ha ha all you guys…get back to STL, you are ruining the thread!
Broccoli [raspberry], . . . Cauliflower is weak.
&dy: we’re taking over! And this thread never had a chance, anyway. It’s just flailing about and dying a slow death. They should have just had it out back at STL!
By the way, when referring to STL!, do not ignore the punctuation at the end. This is critical.
@Sanjuro His highlight years..I apologize that it’s common knowledge. I’ve concluded that I don’t like the works of his I’ve seen, so naturally I say he’s weak. Do you watch Evil Dead 1 and 2 and say Raimi is unimportant, or do you actually go and watch his whole canon? Be realistic. Your agenda against this habit is futile, it exists and I am damn sure you are guilty of it. As far as ‘dumbing it down to my LCD lvl to please me,’ you are being as ridiculous as my intentionally farcical opening post.
There is something fundamentally wrong with you for not liking broccoli.
@Filmy Andy My respect for Godard lies exactly in what you listed. This thread was mainly for humor, my own personal enjoyment for ppl to try to argue why I’m incorrect. Which I’m not, least not to myself, I don’t like any of the work he has made on the whole, except Le Mepris. [Who knows, I’m just beginning my serious interest in film, so opinions may change.]
You were completely right about this being a waste of time.
It’s appropiate to quote RUS here: “To paraphrase Milan Kundera: It is almost impossible to reconcile fundamental aesthetic differences.”
Long live STL!
‘By the way, when referring to STL!, do not ignore the punctuation at the end. This is critical.’
Xtian, makes me wanna give you a tittie twister!! :)
Godard’s post 1967 films, for the most part, don’t resemble anything from his so-called ‘highlight years’ so I’d certainly watch a few films from later on to be comfortable with my Godard is Weak assertion. Just as I wouldn’t write off Sam Raimi after Evil Dead 1&2 but go and watch A Simple Plan first.
But in the end there are so many great directors and films out there. Most likely there are more films out there that you’ll love than you could ever possibly watch in your entire lifetime. Nobody need “point you in the right direction” and tell you why you should like something you don’t (but I will try cheese sometime, only once mind you).
Who would write off Sam Raimi by watching the Evil Dead films? That’s just being contrary. A better example would be writing off Sam Raimi by watching the Spider-Man films.
Anyway, I wouldn’t go so far as to say that “Godard is weak”, but I know I’m not as big a fan of his work as a lot of people on here, though I still think him to be an incredible filmmaker, certainly with “vision.” Vivre Sa Vie is my personal favourite (as I’ve mentioned several times on this forum), and Made in U.S.A. is flawed but brilliant. Check those out if you haven’t already (if you have and still think he’s weak, then who am I to argue).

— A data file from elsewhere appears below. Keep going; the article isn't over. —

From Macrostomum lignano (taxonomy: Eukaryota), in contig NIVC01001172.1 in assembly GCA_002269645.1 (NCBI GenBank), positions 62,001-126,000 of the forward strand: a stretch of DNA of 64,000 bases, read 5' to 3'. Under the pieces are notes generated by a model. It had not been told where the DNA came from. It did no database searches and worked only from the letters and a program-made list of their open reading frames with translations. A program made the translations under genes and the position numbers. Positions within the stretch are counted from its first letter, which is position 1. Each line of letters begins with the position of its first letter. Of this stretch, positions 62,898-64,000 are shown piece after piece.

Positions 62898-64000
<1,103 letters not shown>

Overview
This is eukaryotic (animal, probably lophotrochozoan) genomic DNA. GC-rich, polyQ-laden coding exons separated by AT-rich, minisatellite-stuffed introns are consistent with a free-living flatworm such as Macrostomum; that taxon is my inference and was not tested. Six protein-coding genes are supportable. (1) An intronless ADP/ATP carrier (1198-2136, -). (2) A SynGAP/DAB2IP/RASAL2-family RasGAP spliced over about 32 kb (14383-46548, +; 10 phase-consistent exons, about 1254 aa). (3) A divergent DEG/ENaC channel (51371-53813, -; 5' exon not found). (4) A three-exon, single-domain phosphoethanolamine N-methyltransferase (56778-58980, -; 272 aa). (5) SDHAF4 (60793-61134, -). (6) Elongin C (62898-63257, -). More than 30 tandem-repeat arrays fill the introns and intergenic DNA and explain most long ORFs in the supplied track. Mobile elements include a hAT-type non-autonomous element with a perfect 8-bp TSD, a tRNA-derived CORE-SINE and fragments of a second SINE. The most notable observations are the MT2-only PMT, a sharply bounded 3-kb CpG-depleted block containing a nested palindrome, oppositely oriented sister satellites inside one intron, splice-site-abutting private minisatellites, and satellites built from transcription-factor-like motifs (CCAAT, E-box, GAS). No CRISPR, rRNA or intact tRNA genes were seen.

His best moments (the Karina monologues, the posed love scene in ‘Alphaville’, the color party in ‘Pierrot’, the minute of silence and run tru the Louvre in ‘Bande’, etc.) are brilliant inventions coming out of early Godard’s youthful, ballsy, studio-free, in-your-face Attitude with a capital A, and just for those moments alone his name is justifiedly important and early work great.
But Attitude doesn’t always add up to a film, all the more in the later (post-1966) stultifying, amateurish, incoherent, self-satisfied Maoist rantings, where the Attitude itself is worn out and clichéd.
But to be fair, I haven’t seen his more recent stuff.
Highly recommended: ‘Histoire d’Eau’, a 1958 short, an impressive, clear sign of the brilliance to come (a bonus on the French “Vivre Sa Vie” DVD, hopefully it exists on some US editions).
Godard has a lot in common with Bob Dylan : iconoclastic early-mid 1960’s cultural gods having narrowly escaped death on 2-wheels and continued tirelessly to produce for decades afterwards while knowing that this work will always be dwarfed by their early burst of genius.
Same thin, mute, stone-faced, dark-glasses-and-cigarette look, circa 1965, it is quite striking, like separated twins or something.
Dylan gets better with age though….
“Help me out”
TAKE THE GAS PIPE!!!!!!
Why do we get threads like this 24/7 in here? If you have a seriosu question woth discussing about Godard (or anyone else) please advance it. Otherwise quit wasting our time.
i think those days are just about over. this site is officially overrun. finding an interesting discussion to join in on that has some serious thought to it is a rareity now.